May 16, 2012

Cloud of Witnesses

Today my devout hope is to make my final visit to the Italian consulate, emerging with my visa. The letter partly pictured below will accomplish this. That the Order of Friars Minor Capuchin, the Secretariat of State of the Holy See, and the Congregation for Institutes of Consecrated Life and Societies of Apostolic Life--and one would hope, in the midst of their agreement, the Holy Spirit--have blessed by their seals my summons to Rome is supposed to convince the Republic of Italy to permit me entrance.

May 11, 2012

Layers and Locations

I had an amazing transition-time dream last night. Like a lot of my dreams it took the form of an adventure. There were curious but telling locations: a dark intersection at night, a celebratory event with friars, a hospital that turned out to be dedicated to St. Francis, Newhallville (a neighborhood near where I grew up), and the home of a high school classmate. Between these there were various means of transportation: walking with the GPS on my phone malfunctioning and a ride each in a soccer-mom van and a dumb waiter. Some of the friars were in the dream, as well as other people I haven't seen or thought about in ages.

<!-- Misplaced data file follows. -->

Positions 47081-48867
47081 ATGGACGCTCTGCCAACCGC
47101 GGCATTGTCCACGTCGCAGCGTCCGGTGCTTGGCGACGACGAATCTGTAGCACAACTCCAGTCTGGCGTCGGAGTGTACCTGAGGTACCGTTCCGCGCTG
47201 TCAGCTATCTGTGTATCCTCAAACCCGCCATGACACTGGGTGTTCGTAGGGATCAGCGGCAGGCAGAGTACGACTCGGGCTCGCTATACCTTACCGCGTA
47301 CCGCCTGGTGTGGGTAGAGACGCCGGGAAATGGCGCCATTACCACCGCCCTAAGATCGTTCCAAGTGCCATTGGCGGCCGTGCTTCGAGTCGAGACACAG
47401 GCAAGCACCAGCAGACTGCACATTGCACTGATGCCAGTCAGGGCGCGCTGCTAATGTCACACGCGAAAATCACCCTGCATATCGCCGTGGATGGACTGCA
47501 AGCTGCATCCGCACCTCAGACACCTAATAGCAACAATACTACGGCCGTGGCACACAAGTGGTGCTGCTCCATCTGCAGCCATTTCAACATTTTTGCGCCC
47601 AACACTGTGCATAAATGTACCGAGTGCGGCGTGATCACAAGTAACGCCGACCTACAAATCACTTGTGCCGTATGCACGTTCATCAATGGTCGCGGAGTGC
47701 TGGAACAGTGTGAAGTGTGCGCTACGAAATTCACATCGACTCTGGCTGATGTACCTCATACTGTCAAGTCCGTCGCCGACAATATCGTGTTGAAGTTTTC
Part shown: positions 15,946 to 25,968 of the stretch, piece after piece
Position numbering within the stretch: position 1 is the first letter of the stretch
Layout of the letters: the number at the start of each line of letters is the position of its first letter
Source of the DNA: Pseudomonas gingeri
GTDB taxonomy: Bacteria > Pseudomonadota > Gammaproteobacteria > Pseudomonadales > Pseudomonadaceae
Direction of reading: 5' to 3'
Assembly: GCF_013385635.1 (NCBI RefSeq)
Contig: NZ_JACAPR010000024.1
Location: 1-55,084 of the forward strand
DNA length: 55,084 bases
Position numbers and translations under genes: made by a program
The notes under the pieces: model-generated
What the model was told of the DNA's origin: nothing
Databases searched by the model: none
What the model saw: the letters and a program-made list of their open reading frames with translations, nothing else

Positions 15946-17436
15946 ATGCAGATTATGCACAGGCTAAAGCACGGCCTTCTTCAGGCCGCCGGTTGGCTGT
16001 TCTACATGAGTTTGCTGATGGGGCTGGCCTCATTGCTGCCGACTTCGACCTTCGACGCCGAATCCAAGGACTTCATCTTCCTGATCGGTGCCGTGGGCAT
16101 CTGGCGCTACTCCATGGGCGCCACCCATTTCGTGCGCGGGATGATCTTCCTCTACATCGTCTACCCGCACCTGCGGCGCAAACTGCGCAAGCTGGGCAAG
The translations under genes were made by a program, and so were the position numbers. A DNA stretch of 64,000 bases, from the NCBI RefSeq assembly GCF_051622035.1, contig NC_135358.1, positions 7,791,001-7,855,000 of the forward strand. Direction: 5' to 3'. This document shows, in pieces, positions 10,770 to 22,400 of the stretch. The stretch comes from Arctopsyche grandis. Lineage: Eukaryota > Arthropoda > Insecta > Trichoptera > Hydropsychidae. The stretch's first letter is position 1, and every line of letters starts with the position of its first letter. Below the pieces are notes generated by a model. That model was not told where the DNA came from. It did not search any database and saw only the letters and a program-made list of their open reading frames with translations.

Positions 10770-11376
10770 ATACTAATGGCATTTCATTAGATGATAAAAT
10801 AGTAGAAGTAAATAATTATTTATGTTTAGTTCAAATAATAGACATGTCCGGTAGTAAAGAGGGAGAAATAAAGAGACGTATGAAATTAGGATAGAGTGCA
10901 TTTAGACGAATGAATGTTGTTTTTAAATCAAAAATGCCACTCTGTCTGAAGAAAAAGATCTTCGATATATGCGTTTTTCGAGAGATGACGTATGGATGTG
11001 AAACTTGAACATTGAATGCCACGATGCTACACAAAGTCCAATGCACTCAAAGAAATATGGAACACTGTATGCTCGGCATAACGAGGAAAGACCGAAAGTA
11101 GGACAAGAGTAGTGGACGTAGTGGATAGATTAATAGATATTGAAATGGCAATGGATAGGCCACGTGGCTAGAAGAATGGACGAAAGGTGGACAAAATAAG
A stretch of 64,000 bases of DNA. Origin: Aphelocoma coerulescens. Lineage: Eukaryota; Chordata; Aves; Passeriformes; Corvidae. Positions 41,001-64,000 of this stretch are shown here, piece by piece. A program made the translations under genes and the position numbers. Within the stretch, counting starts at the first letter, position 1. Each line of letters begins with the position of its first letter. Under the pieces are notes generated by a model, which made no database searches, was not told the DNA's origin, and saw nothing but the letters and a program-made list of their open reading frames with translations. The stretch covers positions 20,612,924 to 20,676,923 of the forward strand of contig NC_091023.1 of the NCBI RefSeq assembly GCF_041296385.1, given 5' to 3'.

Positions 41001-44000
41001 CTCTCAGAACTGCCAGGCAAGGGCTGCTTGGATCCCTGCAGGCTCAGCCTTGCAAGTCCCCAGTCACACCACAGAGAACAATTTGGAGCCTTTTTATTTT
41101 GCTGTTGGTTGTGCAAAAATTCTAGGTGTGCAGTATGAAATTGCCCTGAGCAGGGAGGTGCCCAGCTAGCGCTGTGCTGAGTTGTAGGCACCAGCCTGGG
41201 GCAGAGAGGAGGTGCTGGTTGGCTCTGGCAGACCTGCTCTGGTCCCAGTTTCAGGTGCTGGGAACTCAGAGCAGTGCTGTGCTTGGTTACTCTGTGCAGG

In one part of the dream I was cooking. It was like one of the afternoons when it's my turn to prepare the friars' supper. The funny part was that people kept bringing me new ingredients. Since the new items I kept receiving were of very high quality, and also to be polite, I had to keep revising the meal in order to include them in the dish. It got to be very challenging. Isn't that a rich image of the spiritual life? God gives us increasingly rare and beautiful graces, and we are left with the challenge of integrating these into the whole of our journey with all of its weeds and wheat, thereby forever arriving at a new grasp of ourselves and who we are before and in God.